I took care not to intervene in the settings: no use of artificial light; no change of positions of those photographed, except for group portraits that had been decided upon; use of a 400-ASA-film during the entire day, which made night or very early morning photographs impossible. I find such limitations of means helpful in my process of creation; these decisions probably were the most solitary ones I took in the process.
Climate conditions influenced the process. In analog photography, the film and the camera both are affected by humidity, light, and temperature, as well as by bugs, sand, dust, etc. At the time of the retreats, the Lao cool season meant strong daily temperature and humidity variations (early morning is humid and quite cold, with rain-like dew in the forest, mid-day is sunny and hot, the humidity drops sharply in the afternoon, and fog sets in again before sunset, with the evening coolness). All this influences film and its chemical composition, particularly the gelatin of the negatives, inside the camera box as well as during storage and transport after exposure. In some of my photographs, experts may discover small traces of these influences of the forest climate that I chose not to delete from the negatives: I like them as a token of authenticity.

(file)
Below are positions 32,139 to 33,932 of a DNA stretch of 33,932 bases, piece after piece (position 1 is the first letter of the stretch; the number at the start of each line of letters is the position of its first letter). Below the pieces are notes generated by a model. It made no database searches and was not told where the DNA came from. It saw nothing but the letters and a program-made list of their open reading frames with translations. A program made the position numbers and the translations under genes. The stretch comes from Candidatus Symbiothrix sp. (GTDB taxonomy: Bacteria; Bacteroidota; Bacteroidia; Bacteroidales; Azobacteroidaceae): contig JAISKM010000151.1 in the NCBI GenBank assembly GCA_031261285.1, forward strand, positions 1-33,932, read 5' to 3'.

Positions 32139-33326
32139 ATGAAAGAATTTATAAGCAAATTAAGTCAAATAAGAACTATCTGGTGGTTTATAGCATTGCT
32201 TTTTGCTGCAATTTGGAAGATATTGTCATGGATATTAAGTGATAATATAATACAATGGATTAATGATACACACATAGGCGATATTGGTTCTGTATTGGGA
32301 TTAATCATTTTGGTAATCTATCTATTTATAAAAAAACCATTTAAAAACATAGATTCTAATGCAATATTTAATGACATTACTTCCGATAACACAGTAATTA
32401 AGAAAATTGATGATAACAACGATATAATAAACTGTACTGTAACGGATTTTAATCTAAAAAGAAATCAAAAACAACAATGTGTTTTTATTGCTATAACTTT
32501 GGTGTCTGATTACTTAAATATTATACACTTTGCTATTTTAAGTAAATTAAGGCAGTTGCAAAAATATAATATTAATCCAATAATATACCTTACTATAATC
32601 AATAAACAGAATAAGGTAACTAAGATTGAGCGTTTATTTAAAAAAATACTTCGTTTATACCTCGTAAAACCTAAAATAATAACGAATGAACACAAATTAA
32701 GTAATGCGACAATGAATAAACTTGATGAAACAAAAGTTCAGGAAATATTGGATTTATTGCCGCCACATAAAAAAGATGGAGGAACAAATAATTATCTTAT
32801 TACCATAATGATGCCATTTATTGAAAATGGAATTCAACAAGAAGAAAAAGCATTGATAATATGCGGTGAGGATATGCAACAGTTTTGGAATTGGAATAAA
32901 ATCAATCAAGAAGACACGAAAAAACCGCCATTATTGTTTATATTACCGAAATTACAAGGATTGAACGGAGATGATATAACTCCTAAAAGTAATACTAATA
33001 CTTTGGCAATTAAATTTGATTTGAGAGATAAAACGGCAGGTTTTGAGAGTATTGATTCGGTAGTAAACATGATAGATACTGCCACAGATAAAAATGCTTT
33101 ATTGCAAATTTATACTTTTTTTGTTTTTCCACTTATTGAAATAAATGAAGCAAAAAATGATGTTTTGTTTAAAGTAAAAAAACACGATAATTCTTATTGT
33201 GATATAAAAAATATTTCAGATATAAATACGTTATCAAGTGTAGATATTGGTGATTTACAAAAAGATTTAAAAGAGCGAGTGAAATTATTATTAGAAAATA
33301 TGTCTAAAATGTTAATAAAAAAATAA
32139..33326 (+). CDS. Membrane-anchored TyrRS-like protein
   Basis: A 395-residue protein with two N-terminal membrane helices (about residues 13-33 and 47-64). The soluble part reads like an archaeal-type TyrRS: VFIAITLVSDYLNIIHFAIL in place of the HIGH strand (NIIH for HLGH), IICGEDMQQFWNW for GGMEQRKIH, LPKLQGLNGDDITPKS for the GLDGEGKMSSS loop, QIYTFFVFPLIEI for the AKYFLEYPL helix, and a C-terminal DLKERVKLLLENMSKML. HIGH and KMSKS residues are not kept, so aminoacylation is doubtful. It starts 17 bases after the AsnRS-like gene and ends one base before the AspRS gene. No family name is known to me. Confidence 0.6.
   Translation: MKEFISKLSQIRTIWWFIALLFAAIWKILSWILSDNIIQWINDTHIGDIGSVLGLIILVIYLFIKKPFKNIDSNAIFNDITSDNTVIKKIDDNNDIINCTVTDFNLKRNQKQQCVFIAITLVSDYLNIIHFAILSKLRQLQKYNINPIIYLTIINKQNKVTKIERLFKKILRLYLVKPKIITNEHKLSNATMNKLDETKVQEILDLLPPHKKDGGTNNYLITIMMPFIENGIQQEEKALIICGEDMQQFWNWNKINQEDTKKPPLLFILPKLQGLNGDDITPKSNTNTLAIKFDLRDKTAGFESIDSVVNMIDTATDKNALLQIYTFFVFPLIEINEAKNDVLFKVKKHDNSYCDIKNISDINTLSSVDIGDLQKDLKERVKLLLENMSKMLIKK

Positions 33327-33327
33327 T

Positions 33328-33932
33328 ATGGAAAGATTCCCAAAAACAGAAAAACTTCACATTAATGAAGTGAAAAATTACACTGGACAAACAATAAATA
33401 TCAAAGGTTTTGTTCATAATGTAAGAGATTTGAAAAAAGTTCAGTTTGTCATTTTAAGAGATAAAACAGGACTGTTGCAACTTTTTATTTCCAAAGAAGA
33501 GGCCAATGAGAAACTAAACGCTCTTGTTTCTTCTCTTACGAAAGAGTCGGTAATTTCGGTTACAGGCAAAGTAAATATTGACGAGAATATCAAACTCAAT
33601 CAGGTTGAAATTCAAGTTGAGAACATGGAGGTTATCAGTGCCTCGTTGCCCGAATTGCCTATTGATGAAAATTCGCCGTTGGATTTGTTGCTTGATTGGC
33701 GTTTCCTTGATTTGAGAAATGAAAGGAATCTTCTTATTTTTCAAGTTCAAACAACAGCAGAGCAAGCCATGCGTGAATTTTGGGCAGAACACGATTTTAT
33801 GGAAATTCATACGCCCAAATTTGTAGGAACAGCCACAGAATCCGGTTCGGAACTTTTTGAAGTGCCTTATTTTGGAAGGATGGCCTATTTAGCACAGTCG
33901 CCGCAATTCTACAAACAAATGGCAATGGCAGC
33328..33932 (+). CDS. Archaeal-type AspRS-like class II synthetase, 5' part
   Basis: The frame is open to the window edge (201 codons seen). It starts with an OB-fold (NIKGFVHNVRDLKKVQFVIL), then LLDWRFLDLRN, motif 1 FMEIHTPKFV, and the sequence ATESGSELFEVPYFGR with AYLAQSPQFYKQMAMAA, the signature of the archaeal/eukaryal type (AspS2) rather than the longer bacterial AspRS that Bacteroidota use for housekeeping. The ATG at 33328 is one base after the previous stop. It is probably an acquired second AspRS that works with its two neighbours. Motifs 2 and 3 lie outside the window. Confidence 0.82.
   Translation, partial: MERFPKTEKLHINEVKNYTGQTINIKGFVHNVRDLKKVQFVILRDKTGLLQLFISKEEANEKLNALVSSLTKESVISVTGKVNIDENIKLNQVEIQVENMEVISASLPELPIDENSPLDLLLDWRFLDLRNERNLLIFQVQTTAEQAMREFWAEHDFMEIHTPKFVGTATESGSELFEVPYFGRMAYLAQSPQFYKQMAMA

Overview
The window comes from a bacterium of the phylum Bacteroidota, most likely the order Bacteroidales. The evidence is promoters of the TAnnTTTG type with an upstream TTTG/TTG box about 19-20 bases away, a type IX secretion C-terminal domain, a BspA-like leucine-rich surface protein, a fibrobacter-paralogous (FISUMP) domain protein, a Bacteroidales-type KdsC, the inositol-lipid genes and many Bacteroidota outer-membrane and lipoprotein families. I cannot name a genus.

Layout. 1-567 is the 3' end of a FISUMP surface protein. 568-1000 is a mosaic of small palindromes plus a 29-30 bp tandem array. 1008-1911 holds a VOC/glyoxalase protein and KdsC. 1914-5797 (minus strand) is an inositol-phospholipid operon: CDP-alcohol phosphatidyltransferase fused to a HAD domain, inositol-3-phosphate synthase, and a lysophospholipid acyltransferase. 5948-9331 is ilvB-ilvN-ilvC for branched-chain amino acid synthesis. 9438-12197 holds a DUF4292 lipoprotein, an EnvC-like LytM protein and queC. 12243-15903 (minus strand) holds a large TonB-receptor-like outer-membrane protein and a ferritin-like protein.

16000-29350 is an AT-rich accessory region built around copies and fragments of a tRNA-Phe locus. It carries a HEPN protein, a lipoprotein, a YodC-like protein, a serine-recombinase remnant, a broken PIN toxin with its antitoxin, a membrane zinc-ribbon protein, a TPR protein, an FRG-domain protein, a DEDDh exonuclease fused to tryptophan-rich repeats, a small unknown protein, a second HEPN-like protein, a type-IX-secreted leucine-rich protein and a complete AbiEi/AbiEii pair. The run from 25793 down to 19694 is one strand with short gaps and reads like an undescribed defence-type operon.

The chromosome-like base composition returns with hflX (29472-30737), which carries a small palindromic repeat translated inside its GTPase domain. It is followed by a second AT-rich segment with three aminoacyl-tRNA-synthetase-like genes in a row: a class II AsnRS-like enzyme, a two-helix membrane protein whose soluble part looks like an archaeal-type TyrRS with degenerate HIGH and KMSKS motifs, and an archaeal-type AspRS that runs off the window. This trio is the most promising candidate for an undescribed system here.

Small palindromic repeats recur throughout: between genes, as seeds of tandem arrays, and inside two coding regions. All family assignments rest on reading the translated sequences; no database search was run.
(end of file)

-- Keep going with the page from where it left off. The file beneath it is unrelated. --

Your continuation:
I had also taken a small digital camera with me to facilitate the discussion process, and to be able to have quick control of situations I had seen. I kept it in a pocket in my trousers and, day after day, used it more frequently, and with more pleasure. In the end, when looking at all this digital material, which is in color, I found that I could use part of it for a more “serious” purpose. One was the production of a schoolbook that would, in a step-by-step-manner, depict the bodily exercises used in meditation. The other was the production of—very few—digital images that would introduce elements of color and movement into my work done in black and white.